The Kocker's aforementioned statement was certainly a sort of a paradox. We can take it as a correct formulation of the way that Hassidism had experienced if we understand that talking about service the Creator of the World through study is what the Kocker meant by the Hassidic path of learning. The only reservation is with regard to the Baal Shem Tov. The truth is that the Baal Shem Tov's methodology did not place “service of the heart” higher than learning. It only placed more stress on “service of the heart” for the reason that the Kocker brought down. Hassidism, I repeat, was the one and only path, but this does not imply that it did not have its own dialectic.

Illustrative of the truth – the Sochaczewer searched both in learning and in Hassidism. He said the following regarding his way of learning:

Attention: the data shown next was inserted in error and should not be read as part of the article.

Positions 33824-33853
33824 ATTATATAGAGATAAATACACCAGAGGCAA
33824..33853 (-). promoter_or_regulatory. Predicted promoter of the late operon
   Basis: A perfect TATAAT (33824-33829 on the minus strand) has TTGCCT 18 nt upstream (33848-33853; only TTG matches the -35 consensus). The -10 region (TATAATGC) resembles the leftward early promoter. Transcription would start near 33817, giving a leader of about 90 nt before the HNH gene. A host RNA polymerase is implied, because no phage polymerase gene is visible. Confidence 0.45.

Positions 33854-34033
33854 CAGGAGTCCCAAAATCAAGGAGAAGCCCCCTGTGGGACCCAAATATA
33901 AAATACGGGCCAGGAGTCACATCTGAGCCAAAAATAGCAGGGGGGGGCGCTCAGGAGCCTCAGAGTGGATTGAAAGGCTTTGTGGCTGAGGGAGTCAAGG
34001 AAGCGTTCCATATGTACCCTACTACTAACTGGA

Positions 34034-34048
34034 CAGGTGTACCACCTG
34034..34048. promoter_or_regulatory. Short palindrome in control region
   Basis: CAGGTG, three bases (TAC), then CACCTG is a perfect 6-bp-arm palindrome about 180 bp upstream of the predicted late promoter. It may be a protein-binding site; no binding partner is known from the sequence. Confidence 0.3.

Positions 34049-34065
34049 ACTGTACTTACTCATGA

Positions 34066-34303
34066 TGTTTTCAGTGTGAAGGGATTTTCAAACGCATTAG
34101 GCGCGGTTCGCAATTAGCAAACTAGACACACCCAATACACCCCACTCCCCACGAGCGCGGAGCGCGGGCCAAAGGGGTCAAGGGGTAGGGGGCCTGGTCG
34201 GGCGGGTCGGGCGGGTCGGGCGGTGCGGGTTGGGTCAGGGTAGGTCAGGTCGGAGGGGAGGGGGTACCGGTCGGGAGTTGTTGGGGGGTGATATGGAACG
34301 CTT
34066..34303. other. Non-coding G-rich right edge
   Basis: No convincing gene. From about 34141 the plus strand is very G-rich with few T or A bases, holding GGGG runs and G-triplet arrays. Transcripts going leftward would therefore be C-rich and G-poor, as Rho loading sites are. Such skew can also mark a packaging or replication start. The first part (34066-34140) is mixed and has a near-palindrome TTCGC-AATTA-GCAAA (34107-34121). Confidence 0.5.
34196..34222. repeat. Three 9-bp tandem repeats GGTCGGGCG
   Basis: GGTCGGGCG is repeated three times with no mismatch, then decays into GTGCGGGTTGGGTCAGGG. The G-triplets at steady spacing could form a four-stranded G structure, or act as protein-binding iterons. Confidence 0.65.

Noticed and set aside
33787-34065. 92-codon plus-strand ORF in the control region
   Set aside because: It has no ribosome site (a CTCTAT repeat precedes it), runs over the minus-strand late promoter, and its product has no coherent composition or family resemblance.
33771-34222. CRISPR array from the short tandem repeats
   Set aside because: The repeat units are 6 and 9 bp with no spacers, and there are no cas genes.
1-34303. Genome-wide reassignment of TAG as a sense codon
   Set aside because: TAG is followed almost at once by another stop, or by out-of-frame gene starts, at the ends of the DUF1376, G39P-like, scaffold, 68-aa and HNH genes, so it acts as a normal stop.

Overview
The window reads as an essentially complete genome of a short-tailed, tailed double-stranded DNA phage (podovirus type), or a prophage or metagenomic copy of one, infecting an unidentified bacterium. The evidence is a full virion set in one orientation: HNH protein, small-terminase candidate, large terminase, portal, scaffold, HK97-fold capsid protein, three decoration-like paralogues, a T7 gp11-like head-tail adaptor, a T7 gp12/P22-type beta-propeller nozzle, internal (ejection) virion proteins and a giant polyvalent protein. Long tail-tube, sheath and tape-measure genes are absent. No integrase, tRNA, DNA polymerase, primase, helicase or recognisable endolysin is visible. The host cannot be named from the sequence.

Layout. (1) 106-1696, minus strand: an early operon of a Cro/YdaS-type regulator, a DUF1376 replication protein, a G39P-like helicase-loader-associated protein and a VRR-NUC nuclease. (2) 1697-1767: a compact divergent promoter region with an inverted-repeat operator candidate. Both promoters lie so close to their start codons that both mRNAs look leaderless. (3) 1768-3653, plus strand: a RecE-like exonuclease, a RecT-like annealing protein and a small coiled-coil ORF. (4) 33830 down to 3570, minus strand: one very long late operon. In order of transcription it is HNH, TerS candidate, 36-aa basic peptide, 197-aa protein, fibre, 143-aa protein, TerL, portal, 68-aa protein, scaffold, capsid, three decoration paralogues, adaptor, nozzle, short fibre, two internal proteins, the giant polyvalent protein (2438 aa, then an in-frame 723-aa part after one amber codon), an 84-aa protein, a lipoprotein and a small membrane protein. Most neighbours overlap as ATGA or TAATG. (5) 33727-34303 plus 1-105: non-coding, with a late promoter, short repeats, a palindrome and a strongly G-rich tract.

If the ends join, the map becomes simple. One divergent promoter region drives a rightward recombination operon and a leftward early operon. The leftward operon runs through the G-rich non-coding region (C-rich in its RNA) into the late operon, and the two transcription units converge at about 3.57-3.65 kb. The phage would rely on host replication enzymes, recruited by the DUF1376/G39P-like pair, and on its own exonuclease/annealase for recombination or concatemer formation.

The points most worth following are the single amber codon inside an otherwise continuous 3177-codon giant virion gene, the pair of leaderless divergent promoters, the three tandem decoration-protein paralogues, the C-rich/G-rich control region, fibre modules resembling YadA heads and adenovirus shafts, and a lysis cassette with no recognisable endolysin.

There is an enlightened intellect and a dark one. If a person has novel ideas in Torah in a wonderful manner, and then finds a contradiction to his novel idea and wishes to forcefully resolve the contradiction because it would be a shame for him to lose such a wonderful didactic; he mixes the dark intellect with the enlightened one, and comes up with the resolution. In such a case, he has a personal stake, he is a stakeholder, it must be the case! My way and no other. If I want to innovate something, I would first search in every hole and in every crack in case I find some contradiction to it. Why should I come up with something that is not the truth? My nature is, that if I search for a problem in my own achievement more than in someone else's, and if I say or write to another about some innovation of mine – my sole intention thereby is: perhaps the other might find an opposing piece of evidence, and through that, I myself might clarify the matter.

From the “dark intellect”, the Sochaczewer leapt to the illuminated.